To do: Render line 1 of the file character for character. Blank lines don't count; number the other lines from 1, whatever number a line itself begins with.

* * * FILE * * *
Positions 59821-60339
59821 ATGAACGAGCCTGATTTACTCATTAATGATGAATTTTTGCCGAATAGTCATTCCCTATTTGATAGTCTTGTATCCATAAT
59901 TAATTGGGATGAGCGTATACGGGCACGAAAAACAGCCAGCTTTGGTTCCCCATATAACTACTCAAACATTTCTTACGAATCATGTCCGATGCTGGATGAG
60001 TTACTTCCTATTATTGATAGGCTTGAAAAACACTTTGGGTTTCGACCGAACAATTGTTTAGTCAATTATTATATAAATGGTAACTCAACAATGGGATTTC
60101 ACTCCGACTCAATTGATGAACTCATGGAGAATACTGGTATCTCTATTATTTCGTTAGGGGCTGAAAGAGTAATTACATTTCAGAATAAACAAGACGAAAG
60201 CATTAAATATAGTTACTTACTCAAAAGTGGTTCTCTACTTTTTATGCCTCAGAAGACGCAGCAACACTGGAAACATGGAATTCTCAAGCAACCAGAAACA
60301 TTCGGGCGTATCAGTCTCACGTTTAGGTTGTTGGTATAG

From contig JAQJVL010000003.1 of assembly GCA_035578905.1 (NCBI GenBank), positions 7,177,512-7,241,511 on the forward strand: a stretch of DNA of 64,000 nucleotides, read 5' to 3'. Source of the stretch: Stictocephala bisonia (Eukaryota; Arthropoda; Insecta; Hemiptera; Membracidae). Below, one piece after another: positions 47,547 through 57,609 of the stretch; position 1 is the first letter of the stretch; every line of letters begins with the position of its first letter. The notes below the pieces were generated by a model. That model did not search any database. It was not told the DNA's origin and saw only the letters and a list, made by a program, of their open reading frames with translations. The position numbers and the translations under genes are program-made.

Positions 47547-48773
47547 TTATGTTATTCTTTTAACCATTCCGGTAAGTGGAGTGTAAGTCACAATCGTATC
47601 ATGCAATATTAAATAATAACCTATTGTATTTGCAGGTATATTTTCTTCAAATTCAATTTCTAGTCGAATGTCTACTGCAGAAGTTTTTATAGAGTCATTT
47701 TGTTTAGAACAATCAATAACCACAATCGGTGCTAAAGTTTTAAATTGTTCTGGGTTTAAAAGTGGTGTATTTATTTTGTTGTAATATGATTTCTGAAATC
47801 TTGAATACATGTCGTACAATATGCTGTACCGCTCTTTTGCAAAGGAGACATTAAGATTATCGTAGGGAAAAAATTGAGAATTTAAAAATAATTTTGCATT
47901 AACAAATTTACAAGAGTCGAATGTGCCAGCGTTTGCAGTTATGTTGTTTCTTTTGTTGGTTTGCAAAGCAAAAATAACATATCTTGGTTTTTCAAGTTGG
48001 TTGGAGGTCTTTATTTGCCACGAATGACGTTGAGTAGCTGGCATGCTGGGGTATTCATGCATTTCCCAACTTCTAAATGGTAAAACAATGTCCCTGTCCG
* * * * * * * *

Positions 59821-60339